They started hitting us about 9:30 or a quarter of 10. They were great night fighters; they loved attacking at night. Wave after wave of them hit. It was just unbelievable! We got relieved the next day. We had a lot of casualties because they couldn’t contact the Easy Company command post. So they sent our squad across a long saddle to see if we could link up with them. Three big mortar rounds came in and landed right on our squad. Wham, wham, wham--just like that. I was slightly wounded. The guy in front of me took most of the burst; the guy behind me took most of the other burst. I got one in my back and left leg, which wasn’t too bad. Another guy got it in the upper thigh, which broke his upper thigh bone.
There was a lot of confusion. We were pretty much on our own then so we went down the mountain again to try to find an aid station. When we got to the aid station there were so many wounded piled up it was just impossible. The officers wanted to know what unit we were from. “If you’re still walking we need you back on the lines right away.” So, the walking wounded were right back on the lines as long as you could fire a weapon and walk

So, you got sent back.
Yes, and it scared the hell out of me too. We didn’t see to much more action because we had been set in a blocking position behind somebody. I think we had about 20 percent casualties that night. Other units had 60 and 70 percent and more. A lot of friends of mine got killed up there.
Then we fought our way down to Hagaru-ri, the main garrison. We had it pretty rough there. We were the fighting rear guard going out. We took some casualties from sniper fire and a couple of mortar bursts.

What did Taktong Pass look like?
It was a huge mountain mass rising up on both sides. You could almost look straight down on one side. If you started sliding off the road, you just kept going. These diesel tractors that were towing the big 155 howitzers ran out of diesel fuel and created a roadblock at the rear of the column. With all this confusion, the engineers made a bypass to get around it and blow that bridge, and then Chinese sappers came and blew it out again. So they sent us up on a hill to get a couple of machine guns that were working over the convoy. It was pretty bad. Some of the drivers started panicking trying to get around this roadblock. There were knocked out vehicles all over the place. Any vehicles that came in from Yudam-ni were pathetic. They were all piled with dead Marines on the outside and tiers of wounded Marines on the inside. And they were all shot to pieces.

You said you had been wounded on the first night. What kind of treatment did you receive for your wounds?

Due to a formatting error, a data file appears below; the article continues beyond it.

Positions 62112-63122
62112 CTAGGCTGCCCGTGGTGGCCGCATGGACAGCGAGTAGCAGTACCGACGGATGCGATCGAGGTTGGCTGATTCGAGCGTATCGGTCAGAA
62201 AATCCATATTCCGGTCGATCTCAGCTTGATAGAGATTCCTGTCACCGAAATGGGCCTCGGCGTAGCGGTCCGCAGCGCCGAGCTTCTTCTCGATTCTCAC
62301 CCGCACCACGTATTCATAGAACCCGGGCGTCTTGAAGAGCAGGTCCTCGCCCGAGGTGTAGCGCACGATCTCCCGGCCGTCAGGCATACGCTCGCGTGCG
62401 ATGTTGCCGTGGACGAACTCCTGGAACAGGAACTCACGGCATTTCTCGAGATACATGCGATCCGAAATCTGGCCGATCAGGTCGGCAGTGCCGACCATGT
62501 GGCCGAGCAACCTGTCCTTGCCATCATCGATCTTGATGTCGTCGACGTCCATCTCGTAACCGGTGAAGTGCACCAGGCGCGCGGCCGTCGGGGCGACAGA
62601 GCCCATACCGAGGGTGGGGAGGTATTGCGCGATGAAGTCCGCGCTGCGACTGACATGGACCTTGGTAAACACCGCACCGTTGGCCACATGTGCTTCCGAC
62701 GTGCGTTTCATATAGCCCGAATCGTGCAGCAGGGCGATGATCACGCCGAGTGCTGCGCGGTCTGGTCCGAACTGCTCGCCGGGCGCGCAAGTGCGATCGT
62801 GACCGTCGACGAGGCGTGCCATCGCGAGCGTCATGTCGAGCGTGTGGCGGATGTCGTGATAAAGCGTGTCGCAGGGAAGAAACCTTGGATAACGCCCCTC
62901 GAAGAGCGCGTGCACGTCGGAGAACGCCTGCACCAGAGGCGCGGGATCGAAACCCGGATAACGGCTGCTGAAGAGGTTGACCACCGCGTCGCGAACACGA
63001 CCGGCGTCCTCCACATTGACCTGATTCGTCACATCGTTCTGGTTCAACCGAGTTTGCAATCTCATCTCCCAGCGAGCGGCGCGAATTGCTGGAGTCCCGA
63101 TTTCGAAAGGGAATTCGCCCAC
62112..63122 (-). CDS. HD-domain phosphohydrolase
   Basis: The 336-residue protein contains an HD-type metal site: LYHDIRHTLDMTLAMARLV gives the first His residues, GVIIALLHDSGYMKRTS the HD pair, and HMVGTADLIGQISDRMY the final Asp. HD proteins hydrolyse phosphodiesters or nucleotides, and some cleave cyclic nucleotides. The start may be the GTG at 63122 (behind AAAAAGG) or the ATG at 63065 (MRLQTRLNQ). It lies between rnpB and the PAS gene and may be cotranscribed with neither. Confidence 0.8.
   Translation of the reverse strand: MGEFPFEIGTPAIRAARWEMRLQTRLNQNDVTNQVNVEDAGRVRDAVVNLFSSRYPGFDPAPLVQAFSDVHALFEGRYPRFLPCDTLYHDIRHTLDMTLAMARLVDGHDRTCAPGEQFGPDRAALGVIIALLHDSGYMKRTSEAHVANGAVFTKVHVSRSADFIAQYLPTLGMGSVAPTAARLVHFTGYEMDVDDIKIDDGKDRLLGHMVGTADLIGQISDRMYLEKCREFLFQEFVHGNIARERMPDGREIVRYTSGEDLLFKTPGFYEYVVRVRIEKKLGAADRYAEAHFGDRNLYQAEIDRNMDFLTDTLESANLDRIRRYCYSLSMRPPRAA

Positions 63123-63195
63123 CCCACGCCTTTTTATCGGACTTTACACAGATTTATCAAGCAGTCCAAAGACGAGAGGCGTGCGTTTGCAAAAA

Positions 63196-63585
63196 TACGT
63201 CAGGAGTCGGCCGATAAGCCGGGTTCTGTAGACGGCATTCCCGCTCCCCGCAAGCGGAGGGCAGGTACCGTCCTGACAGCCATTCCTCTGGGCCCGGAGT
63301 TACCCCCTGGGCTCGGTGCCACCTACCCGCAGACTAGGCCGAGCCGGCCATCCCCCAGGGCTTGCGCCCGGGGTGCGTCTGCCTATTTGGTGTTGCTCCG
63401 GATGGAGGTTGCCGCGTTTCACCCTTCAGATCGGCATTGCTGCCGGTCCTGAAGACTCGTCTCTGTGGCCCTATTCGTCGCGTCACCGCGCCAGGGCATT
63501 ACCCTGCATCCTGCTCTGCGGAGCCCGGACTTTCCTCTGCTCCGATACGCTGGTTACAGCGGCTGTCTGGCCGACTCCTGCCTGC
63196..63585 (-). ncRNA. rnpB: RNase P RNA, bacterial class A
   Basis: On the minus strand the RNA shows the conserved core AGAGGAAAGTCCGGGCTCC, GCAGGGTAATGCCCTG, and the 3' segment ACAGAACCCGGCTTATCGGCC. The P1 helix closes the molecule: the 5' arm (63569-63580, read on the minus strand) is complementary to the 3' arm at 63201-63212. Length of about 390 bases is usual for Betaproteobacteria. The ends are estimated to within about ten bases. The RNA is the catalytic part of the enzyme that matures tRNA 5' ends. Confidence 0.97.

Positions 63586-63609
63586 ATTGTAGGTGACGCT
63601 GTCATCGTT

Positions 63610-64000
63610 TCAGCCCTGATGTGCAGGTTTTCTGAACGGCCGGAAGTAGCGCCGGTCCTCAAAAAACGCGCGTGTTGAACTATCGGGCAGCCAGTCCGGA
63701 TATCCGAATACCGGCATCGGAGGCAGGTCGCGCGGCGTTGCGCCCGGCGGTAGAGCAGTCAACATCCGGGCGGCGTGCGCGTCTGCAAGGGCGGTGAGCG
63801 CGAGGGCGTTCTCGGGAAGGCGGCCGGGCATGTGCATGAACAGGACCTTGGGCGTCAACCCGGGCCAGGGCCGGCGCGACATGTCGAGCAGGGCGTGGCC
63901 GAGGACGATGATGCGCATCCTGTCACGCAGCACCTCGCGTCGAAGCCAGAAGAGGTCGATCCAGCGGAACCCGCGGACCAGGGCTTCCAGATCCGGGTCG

Really nothing. They said, “That’s not too bad.” It sounds callous, but if you could see the wounded that were coming in. For each corpsman, there must have been 50 wounded. They couldn’t even perform surgery it was so cold. They couldn’t get IVS in. They started carrying solutions under their parkas to keep them warm. But from the IV to the tube to the man’s arm, it would freeze solid in the tubes. They carried morphine syrettes in their mouths. It was unbelievable.

So they didn’t do anything for your wounds. They simply said, “We’ve got a lot of business here. We don’t need to look at you.”
Yes. It was so damned cold the blood would freeze. I did get frostbite in both hands and my feet. The feet were the worst. Everybody in a line company out there got frostbite.

You had those crazy boots--the shoe pacs. What did those look like?
Something like big galoshes. They were leather and rubber. I guess the theory was good if you were driving a truck or a tank. But if you were infantry. . . The theory was that you had a felt inner sole that was interchangeable. And heavy socks. Your feet would get real warm when you were on the move and make your feet sweat. The bad thing was that when you were immobilized, especially when we lost our packs. . . You were supposed to have two spare sets of felt liners to put in and spare socks. We didn’t have anything. Consequently, within a half hour or so, if you stopped, your feet just froze solid. All your sweat turned to ice.

Do you have any lingering effects of frostbite today?
Oh yes. I’ve got it real bad now. I just got finished with a long bout with the VA.

Do your feet tingle? What kind of symptoms do you have now?
Loss of feeling, loss of toenails, discoloration and swelling, sweating. It’s a little hard to walk sometimes.

Eventually, you got to Hungnam.
We got to Hagaru first. And we said, “We’re all out of it now. This is heaven.

Little did you know.
We went 5 or 6 days and nights with no sleep, no food, no nothing, and constantly on the move. The average Marine up there lost from 18 to 20 pounds in just a few days. We met some Royal Marine Commandos on the way in. They were supposed to go out and destroy those tractors towing the guns we had abandoned. But there were so many Chinese coming in behind us, they couldn’t. They had to knock them out with an air strike the following day.